National Recovery Review Board



"Like sentinels at a munition plant in wartime, guards stood watch before the locked doors of the printing office at the Department of Commerce for 18 hours one day last week. Behind the doors political dynamite was in manufacture, the long-awaited report by Clarence Darrow and his special board on the operations of NRA as they affected the small industrialist and businessman was being mimeographed. Also being mimeographed under guard were the dissenting report of John F. Sinclair of Manhattan, newspaper financial columnist and member of the Darrow Board, and the caustic retort of General Johnson. At the zero hour 150,000 words of controversy were dumped upon the public. Vitriolic bomb shells of recrimination burst in the camps of Johnson and Darrow while Sinclair's trench mortar added to the loud discord. By and large the U. S. took the bombardment without flinching."

– Recovery: Darrow Report, TIME, May 28, 1934.


Cases

Announcement that Clarence Darrow will appear in an industrial play (1915).

The notice also mentions Darrow has been lecturing on behalf of liquor dealers. From The Shop Review.

Government Documents

Codes of Fair Competition, Nos. 1-57, volume 1 (1934).

From the Internet Archive.


Codes of Fair Competition, Nos. 58 - 110, Volume 2 (1934).

From the Internet Archive.


Codes of Fair Competition, Nos. 111-150, volume 3 (1934).

This volume contains the code for the motion picture industry. The National Recovery Review Board, chaired by Clarence Darrow, received more complaints against the motion picture code than any other code they reviewed. The Board's report on the motion picture code was included in its first report. From the Internet Archive.


Codes of Fair Competition, Nos. 151-195, volume 4 (1934).

From the Internet Archive.


Codes of Fair Competition, Nos. 196-244, volume 5 (1934).

From the Internet Archive.


Codes of Fair Competition, Nos. 245-286, volume 6 (1934).

From the Internet Archive.


Codes of Fair Competition, Nos. 287-329, volume 7 (1934).

From the Internet Archive.


Clarence Darrow's Testimony before Senate Committee Investigating the National Recovery Administration.

The controversy created by the National Recovery Administration and the National Recovery Review Board prompted the Senate to pass Resolution 79 under which the Senate Committee on Finance would undertake an investigation of the National Recovery Review Board. Clarence Darrow was called to testify on March 20, 1935.


Investigation of the National Recovery Administration: Hearings Before the Committee on Finance, Part 6.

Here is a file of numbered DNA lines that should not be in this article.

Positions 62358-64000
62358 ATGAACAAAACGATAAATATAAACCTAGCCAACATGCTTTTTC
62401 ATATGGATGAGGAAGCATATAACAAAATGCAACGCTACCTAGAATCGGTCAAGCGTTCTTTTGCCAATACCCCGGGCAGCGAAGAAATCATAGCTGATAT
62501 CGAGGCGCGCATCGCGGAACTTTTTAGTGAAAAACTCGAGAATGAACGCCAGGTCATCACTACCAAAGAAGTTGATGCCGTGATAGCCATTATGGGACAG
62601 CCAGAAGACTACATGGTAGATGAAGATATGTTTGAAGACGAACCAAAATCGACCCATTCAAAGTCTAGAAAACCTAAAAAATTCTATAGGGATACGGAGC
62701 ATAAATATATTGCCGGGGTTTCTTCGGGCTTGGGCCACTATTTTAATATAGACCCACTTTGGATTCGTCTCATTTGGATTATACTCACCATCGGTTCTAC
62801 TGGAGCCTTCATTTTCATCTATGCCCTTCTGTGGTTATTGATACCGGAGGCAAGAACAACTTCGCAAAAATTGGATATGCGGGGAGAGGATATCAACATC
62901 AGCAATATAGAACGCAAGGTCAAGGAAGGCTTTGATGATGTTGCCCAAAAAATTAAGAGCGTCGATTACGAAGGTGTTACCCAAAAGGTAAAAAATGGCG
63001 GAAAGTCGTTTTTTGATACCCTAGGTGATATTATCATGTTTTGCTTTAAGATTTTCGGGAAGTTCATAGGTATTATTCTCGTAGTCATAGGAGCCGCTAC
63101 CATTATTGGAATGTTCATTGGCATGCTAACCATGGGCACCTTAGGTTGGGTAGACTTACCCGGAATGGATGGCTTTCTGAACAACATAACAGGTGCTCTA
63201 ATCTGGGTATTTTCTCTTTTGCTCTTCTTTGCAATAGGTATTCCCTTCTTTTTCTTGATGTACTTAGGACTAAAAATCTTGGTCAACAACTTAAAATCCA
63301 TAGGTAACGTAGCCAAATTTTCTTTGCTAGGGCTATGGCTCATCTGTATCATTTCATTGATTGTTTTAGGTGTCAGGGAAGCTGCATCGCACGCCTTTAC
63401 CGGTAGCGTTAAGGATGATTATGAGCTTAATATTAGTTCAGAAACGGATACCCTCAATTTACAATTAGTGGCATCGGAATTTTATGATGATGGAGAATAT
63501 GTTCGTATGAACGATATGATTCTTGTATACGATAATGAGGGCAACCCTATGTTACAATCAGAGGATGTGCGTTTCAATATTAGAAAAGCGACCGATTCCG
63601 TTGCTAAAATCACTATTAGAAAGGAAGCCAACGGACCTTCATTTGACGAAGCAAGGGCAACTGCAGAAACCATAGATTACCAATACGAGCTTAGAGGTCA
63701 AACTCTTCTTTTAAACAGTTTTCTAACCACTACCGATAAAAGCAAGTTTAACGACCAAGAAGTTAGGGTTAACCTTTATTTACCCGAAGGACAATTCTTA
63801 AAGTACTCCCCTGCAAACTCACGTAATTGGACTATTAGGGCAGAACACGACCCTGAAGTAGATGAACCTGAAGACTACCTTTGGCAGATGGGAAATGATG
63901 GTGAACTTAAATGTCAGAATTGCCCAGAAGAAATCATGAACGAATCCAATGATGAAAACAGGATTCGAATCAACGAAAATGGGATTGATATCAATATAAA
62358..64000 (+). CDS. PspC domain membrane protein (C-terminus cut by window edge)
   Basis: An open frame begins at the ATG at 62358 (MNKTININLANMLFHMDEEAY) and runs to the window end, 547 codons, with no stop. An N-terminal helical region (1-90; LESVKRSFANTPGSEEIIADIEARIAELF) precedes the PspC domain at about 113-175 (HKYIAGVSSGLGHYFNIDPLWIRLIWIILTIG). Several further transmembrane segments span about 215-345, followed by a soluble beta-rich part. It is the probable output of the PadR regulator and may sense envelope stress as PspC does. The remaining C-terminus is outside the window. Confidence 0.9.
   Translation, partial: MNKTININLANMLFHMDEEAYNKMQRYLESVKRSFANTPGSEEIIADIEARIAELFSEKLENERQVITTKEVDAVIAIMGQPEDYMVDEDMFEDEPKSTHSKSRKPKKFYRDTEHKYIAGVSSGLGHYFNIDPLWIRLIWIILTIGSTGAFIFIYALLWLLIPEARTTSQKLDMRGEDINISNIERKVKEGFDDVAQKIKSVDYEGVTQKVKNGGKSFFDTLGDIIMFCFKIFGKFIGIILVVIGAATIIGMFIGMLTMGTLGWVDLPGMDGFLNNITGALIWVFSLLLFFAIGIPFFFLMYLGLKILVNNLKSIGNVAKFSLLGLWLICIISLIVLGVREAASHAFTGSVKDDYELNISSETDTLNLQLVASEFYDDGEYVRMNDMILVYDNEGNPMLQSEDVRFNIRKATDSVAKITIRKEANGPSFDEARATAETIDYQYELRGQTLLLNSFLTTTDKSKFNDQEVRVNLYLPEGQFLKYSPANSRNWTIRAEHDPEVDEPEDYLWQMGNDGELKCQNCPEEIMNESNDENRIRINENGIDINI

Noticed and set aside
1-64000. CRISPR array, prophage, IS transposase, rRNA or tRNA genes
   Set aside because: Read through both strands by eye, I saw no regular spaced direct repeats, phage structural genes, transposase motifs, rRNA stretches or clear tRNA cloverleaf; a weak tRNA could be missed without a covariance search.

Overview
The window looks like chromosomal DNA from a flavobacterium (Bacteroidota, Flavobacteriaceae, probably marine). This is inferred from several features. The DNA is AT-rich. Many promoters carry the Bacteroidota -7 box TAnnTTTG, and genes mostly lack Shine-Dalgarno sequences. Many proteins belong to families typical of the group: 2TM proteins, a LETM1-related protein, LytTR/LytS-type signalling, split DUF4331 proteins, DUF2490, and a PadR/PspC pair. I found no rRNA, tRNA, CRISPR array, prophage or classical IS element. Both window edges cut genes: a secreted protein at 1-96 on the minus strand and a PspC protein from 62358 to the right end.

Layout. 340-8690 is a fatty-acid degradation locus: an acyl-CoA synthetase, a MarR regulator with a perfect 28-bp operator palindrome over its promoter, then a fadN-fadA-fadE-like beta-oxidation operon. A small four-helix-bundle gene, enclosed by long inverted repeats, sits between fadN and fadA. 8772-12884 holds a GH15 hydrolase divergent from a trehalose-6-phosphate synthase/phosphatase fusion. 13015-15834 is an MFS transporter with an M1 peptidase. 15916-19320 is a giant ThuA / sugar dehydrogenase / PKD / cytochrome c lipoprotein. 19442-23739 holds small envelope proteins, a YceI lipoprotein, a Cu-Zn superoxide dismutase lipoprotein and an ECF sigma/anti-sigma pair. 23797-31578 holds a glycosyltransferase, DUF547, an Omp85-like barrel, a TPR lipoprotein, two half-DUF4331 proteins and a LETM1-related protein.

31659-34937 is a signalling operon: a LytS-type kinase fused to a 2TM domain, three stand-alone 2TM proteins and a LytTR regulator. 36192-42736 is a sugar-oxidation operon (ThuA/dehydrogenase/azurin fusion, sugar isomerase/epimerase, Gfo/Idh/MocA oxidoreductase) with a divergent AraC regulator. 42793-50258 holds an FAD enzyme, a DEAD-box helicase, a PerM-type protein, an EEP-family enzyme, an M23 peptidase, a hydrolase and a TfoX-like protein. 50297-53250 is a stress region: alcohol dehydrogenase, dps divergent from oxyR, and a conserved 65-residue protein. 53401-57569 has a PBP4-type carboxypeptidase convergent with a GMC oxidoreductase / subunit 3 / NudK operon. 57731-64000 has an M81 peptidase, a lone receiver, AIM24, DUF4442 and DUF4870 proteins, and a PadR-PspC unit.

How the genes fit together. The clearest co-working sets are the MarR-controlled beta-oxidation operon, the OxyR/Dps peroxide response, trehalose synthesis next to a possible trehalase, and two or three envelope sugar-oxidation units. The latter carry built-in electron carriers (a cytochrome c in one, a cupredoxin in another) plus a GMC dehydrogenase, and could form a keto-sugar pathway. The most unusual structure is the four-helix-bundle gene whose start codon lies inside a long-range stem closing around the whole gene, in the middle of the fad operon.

Part of the Senate Committee on Finance hearings held pursuant to Senate Resolution 79 to investigate the National Recovery Review Board. Part 6 covers April 13, 15, 16, 17 and 18, 1935 and contains the dissenting report of John F. Sinclair.

Magazine Articles

Clarence Darrow Votes Against Bill Appropriating $5,000 for Widow of John Peter Altgeld (1903).

Miscellaneous

Clarence Darrow's Unreported Case by Lowell B. Mason (1961).

Lecture given by Lowell B. Mason about Clarence Darrow and the National Recovery Review Board. Mason worked with Clarence Darrow on this board. Courtesy of The University of Chicago Law School Record.

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Photos


U.S. attorney Clarence Darrow speaks out against the National Recovery Administration. January 1, 1933. Hearst Newsreel.

Clarence Darrow circa 1930s.

NRA Blue Eagle Poster ca. 1934.
Displayed by businesses to show support for the National Recovery Administration program. National Archives and Records Administration, ARC Identifier 195507. Franklin D. Roosevelt Library, Hyde Park, NY. Item from Collection FDR-PHOCO: Franklin D. Roosevelt Library Public Domain Photographs, 1882 - 1962.

Codes of Fair Competition, No. 58-110, Volume II.
Title page from volume II.

NRA: Blue Eagle Emblem.
Poster displayed in restaurant window stating their participation and support for National Recovery Administration program. National Archives and Records Administration, ARC Identifier 196519. Franklin D. Roosevelt Library, Hyde Park, NY. Item from Collection FDR-PHOCO: Franklin D. Roosevelt Library Public Domain Photographs, 1882 - 1962.